Doctor, Christian medical group sue New Mexico over physician assisted suicide law
A doctor and a Christian medical group have filed a lawsuit against New Mexico over an assisted suicide law passed last year they say violates their sincerely-held religious objections to the controversial practice.
Dr. Mark Lacy and the Christian Medical & Dental Associations filed a lawsuit against New Mexico on Wednesday in the United States District Court for the District of New Mexico.
Defendants named in the suit include the state's Attorney General Hector Balderas, Department of Health Acting Secretary Dr. David R. Scrase, and members of the state Medical Board.
At issue was the Elizabeth Whitefield End-of-Life Options Act, a law passed last year that legalized assisted suicide for terminally ill residents of New Mexico.
The lawsuit argues that the law does not adequately protect the conscientious objection rights of medical professionals opposed to participating in the killing of patients before natural death.
It adds that the Act “compels objecting physicians to speak and inform terminally ill patients about the availability of assisted suicide,” reads the suit, in part.
“The Act forces objecting physicians to refer their patients to physicians or organizations who are ‘able and willing to carry out’ the patient’s assisted suicide. [And] expressly prohibits professional associations like CMDA from suspending, denying, or revoking membership to physicians who participate in assisted suicide, violating CMDA’s right to associate with members who will present a consistent message.”
Lacy and the Christian organization are being represented by Alliance Defending Freedom, which has argued religious liberty cases before the United States Supreme Court.
ADF Senior Counsel Mark Lippelmann said in a statement released Thursday that he believes “New Mexico is unlawfully compelling physicians to speak a certain message about assisted suicide, even if they object for reasons of conscience or faith.”
“The Christian doctors we represent believe that every life is sacred and full of inherent value, and that assisted suicide ends an innocent human life without justification. The government should not force doctors to surrender their religious, moral, and ethical convictions,” stated Lippelmann.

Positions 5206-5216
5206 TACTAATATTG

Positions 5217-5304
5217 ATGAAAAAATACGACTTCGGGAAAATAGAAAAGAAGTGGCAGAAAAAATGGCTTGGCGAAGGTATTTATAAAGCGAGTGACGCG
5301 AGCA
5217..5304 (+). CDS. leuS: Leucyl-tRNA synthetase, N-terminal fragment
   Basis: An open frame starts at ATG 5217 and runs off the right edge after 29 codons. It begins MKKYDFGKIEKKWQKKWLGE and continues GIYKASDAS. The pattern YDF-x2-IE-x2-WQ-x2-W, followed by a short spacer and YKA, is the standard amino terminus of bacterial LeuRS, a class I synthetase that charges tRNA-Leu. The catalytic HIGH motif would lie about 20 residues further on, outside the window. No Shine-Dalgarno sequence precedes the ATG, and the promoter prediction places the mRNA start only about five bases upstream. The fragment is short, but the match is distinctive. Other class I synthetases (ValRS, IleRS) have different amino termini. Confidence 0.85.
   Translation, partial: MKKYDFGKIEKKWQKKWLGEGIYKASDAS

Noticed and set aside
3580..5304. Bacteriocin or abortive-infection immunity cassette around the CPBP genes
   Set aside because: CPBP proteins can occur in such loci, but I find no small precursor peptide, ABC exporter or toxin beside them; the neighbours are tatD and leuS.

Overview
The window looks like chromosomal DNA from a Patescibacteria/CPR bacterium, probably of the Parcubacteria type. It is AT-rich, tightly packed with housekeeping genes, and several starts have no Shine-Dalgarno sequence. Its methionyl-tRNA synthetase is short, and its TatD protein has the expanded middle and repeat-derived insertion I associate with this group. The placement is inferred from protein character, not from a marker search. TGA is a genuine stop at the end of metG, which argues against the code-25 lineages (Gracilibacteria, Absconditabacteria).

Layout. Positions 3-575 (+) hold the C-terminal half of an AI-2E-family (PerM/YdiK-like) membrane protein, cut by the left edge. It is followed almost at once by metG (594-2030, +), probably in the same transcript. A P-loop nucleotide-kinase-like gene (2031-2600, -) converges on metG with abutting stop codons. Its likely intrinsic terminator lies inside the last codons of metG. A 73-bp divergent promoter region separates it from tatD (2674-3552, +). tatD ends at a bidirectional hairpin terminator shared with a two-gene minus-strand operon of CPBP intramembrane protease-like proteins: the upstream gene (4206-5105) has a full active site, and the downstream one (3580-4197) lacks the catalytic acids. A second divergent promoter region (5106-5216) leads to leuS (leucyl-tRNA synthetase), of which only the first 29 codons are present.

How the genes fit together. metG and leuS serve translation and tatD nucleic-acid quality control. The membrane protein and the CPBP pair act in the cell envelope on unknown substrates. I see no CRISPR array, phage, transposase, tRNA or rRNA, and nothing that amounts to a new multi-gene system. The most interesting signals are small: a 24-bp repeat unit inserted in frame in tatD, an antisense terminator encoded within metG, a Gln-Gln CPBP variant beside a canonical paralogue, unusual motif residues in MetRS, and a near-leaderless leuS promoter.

In April of last year, Gov. Michelle Lujan Grisham signed the Elizabeth Whitefield End-of-Life Options Act, which was named after a former judge who, after receiving a terminal cancer diagnosis, became an advocate for euthanasia. She died in 2018.
In a statement released at the time she signed the bill, Grisham said that she considered it “a long overdue moment that I am humbled to have a small part in.”
“Dignity in dying — making the clear-eyed choice to prevent suffering at the end of a terminal illness — is a self-evidently humane policy,” stated Grisham.
“I am proud to lead a state where so many advocates, including the late Elizabeth Whitefield, fought so hard for so many who will now have access to the peace of mind and humanity this legislation provides.”
Cosponsored by state Reps. Day Hochman-Vigil and Patricia Roybal Caballero, and state Sen. Bill O’Neill, the act allows for terminally ill patients of sound mind to obtain medication that can end their lives.
A website in support of the law explained that, to be eligible for assisted suicide, “a person must be an adult, terminally ill, mentally capable of making an informed decision and must be a New Mexico resident,” and “must be able to self-administer the medication for a peaceful death.”
The website also insists that the procedure “is entirely voluntary for patients, health care providers, and pharmacists. No one is obligated to participate.”